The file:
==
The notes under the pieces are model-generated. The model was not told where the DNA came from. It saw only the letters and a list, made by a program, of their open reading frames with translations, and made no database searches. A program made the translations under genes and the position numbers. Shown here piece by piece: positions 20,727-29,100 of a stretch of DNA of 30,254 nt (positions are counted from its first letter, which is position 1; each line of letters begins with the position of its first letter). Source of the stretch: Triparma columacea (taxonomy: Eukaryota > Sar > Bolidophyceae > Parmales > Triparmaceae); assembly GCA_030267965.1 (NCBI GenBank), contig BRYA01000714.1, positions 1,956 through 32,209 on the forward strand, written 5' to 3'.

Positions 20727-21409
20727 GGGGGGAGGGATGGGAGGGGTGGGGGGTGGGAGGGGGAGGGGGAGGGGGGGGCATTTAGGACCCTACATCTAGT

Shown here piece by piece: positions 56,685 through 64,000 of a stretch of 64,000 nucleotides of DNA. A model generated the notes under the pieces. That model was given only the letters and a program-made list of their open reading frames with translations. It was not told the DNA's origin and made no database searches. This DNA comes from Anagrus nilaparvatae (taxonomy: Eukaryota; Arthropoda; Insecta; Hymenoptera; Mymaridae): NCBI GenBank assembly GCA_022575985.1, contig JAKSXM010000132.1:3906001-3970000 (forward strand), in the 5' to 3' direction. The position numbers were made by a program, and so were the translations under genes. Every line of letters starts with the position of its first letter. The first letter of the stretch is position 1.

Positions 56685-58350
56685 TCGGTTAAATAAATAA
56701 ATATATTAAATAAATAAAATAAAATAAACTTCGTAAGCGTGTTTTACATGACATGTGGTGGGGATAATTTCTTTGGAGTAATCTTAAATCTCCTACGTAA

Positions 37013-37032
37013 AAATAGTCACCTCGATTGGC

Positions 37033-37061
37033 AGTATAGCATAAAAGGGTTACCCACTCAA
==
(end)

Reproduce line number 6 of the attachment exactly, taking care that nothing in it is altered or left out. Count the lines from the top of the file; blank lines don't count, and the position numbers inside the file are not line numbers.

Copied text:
56685 TCGGTTAAATAAATAA